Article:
Camel milk ice cream has just been launched in Rajasthan and it could hit your stores soon.
After camel milk face cream with its anti-wrinkle properties, it is now the turn of ice cream that is supposed to have anti-bacterial properties.
The ice cream comes in two flavours - kesar and strawberry vanilla. It has been developed by the Rajasthan-based Lokhit Pashu-Palak Sansthan (LPPS), an NGO that supports landless livestock owners.
Participants at a Nov 6-8 workshop of camel breeders and scientists held near here were given to taste the just-launched ice cream.
'The ice cream is an absolutely delicious desert treat,' said Tommaso Sbriccoli, an Italian researcher at the meet. He said it compared favourably with the gelato-frozen desert in his home country.
Already, numerous hotels in Jaisalmer have evinced interest in stocking up the camel milk ice cream to attract health conscious customers.
The LPPS has launched a two-year project to help traditional camel breeders realise the economic potential of a range of products derived from camels, including face cream and ice cream.
The camel population in Rajasthan is around 400,000, a 50 percent dip over the last decade, according to the NGO.
It says revival of camel husbandry could be an important tool for supporting livelihoods of the owners in the drought hit and impoverished far western part of Rajasthan.
Camel milk is different from cow and buffalo milk. It is considered very healthy as it contains enzymes with anti-bacterial and anti-viral properties that help to fight diseases. The milk also contains insulin, which is helpful in controlling blood sugar levels among the diabetic.
A Rajasthan camel gives around four to six litres of milk a day, according to the NGO, which is examining the possibility of marketing the milk in tetra packs in the near future.
Camel milk is marketed as a health food and beauty product in the Gulf and Africa. According to the UN, the global market potential for camel milk is very lucrative.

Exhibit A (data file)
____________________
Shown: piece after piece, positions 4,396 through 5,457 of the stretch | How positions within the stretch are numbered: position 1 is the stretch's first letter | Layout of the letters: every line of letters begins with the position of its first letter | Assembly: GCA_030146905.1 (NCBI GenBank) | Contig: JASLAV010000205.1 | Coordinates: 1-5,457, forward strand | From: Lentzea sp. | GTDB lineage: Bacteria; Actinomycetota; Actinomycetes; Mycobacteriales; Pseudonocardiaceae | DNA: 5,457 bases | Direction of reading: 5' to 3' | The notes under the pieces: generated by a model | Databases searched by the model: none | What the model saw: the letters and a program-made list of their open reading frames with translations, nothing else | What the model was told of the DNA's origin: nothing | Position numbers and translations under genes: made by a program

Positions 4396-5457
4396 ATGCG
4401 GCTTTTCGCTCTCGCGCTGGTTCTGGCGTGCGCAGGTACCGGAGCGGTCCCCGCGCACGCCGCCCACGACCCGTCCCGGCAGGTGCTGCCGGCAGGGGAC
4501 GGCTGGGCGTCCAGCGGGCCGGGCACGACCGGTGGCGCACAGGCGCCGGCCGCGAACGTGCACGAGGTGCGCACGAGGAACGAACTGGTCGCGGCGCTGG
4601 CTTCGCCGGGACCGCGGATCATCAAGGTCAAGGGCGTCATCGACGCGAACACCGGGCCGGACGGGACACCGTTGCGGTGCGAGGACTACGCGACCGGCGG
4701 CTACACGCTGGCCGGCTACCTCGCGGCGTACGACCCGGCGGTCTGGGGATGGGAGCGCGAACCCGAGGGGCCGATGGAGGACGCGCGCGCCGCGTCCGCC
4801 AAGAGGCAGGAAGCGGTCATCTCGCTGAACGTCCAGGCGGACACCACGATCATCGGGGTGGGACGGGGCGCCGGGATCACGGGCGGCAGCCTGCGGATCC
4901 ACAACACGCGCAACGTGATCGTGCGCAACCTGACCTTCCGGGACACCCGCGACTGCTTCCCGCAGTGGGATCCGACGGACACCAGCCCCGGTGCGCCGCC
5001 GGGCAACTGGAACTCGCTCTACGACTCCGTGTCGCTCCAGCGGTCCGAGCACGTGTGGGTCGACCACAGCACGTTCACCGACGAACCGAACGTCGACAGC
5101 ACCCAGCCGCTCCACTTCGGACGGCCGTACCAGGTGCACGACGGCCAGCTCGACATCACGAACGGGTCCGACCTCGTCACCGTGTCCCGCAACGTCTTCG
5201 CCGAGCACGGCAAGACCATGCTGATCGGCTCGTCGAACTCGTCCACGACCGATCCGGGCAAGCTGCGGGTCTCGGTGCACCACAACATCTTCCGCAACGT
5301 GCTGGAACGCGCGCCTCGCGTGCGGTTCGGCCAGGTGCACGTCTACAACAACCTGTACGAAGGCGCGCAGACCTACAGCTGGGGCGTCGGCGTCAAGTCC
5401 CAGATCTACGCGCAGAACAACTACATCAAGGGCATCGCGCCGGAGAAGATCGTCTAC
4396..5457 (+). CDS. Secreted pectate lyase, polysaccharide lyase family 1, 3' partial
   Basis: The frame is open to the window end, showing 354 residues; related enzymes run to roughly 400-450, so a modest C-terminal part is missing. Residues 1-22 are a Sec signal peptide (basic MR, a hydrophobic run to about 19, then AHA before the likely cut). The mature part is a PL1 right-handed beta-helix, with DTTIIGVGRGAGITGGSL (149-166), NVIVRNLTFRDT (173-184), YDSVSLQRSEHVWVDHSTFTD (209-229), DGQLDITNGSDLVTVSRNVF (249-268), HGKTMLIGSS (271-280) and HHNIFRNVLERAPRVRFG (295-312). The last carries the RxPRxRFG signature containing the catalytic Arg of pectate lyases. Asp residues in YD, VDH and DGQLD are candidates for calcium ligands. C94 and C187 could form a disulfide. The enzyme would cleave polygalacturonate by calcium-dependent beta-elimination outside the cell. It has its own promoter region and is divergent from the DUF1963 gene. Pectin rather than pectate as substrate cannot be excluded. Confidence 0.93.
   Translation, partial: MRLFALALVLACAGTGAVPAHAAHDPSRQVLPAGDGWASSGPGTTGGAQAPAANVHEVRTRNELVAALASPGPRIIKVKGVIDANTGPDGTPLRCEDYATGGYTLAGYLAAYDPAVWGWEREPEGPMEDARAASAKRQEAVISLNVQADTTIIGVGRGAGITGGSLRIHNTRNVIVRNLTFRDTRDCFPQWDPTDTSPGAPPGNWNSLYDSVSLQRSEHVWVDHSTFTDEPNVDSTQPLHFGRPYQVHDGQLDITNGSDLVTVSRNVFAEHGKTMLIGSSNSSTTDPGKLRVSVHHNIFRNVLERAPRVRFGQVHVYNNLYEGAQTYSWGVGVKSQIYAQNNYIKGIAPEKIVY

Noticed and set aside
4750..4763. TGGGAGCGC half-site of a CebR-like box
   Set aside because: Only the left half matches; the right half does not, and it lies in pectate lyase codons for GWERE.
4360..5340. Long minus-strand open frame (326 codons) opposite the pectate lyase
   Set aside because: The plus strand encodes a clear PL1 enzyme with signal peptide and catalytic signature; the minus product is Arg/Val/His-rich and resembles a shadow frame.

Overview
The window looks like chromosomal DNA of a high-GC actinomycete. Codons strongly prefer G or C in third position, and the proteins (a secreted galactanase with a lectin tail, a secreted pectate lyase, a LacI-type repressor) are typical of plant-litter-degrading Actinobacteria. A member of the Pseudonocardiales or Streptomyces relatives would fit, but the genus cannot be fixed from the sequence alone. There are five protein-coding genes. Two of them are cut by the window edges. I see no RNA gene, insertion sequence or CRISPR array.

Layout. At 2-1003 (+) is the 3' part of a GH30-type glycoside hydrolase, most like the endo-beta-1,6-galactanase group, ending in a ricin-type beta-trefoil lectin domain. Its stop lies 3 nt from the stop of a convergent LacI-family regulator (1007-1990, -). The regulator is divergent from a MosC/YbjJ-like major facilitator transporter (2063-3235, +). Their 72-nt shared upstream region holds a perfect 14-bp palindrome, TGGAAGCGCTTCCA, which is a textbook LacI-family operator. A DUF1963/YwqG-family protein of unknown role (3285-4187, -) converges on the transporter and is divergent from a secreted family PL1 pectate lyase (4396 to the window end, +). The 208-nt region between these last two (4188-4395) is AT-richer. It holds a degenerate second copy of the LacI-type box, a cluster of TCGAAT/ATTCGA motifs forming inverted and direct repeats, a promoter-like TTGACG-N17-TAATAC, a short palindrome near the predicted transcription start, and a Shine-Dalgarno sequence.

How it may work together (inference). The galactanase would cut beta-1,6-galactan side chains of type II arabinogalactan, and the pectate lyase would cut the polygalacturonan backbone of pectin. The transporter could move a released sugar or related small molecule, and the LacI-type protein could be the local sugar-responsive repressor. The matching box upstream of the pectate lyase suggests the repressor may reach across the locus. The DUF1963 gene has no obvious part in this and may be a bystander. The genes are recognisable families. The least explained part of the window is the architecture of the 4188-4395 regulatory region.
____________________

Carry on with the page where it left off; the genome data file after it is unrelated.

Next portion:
At the workshop, camel breeders emphasised that their herds had dwindled in the last 10 years because the grazing areas had been eaten up by agriculture.
'With groundwater levels dropping rapidly, it spells the end of water-intensive agriculture. In this scenario, camel husbandry represents a perfect solution to the chronic water woes of the state,' said Bagdi Ram Raika, president of the Rajasthan Pastoralist Development Association.
'We would like to see the camel breeders of Rajasthan make use of their traditional assets and avail themselves of the new marketing opportunities. Our role is to support them in this,' said Hanwant Singh, director of LPPS.
'This project will contribute not only to poverty alleviation but also in conserving biodiversity,' said Ilse Kohler-Rollefson, project coordinator of the international NGO League for Pastoral Peoples and Endogenous Livestock Development.
'The camel has been a part and parcel of the Thar desert ecology, and there is danger of it becoming extinct unless ways are found to make camel rearing lucrative. We hope this project will motivate the people to plant trees for camel fodder, which will also help to combat desertification,' he said.
Camel breeders were enthusiastic in their response to saving their animals through value addition.
'We would like the government to establish camel sanctuaries. The camel is part of Rajasthan's identity and it should be declared as the state animal,' said Bhom Singh, owner of a large camel herd.